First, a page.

So all of the 23 French ships would be sunk, and about 21 English ships would survive Battle B.

BATTLE C
After the first two battles, we have this one to see who wins. But this is no good as it is between 22 French and 21 English ships; the French are likely to win!

At this point Nelson realised that by dividing the French he has improved his chances, so he decided to try another calculation, but instead of the proportion being 9-31, he tried 8-32…

3. Three Battles to Even the Odds

BATTLE A
(8)2=64
(23)2=529
529-64 = 465
square root of 465 is 21.56
So all 8 of the English ships would be sunk and about 22 French ships would survive Battle A.
meanwhile…

BATTLE B
(32)2=1024
(23)2=529
1024-529= 495
square root of 495 is 22.25
So all of the 23 French ships would be sunk, and about 22 English ships would survive Battle B.

BATTLE C
This was an evens-Stevens match between 22 French and 22 English ships.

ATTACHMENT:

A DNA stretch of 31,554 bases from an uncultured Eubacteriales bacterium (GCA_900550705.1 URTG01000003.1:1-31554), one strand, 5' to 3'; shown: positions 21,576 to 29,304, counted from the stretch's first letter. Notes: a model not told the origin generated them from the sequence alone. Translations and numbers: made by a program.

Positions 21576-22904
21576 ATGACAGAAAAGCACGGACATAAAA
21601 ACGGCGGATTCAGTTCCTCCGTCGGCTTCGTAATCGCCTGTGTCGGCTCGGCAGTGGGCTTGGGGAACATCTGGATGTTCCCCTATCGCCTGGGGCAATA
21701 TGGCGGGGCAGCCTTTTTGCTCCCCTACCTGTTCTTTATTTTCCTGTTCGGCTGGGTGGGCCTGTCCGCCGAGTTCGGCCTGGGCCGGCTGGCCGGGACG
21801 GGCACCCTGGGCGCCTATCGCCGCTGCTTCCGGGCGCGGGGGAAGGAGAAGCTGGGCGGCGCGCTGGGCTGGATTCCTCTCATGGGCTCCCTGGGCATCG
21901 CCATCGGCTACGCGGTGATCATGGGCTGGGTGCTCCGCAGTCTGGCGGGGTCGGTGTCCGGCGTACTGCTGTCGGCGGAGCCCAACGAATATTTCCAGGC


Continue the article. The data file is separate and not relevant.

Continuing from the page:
This was what Nelson had been looking for — he found a method of evening out the odds and making the battle more fair — it would be down to fate and the kill rate.

And that is how the Battle of Trafalgar was won.

Divide and Conquer (in the right proportion) will even things up when the odds seem to be stacked against you.

The only other variable is the kill rate.

Example of Kill Rate Calculation:

Three trained men fight 12 untrained men. What should their kill rate be to win? 2 or 4?

KILL RATE 2:

(3.2)2=62=36
(12.1)2=122=144
144-36 = 108
square root of 108 is 10.39 untrained survivors

KILL RATE 4:

(3.4)2=122=144
(12.1)2=122=144
144-144= equal chance of either group winning
so 3 trained men will win against 12 untrained men if their kill rate is more than 4.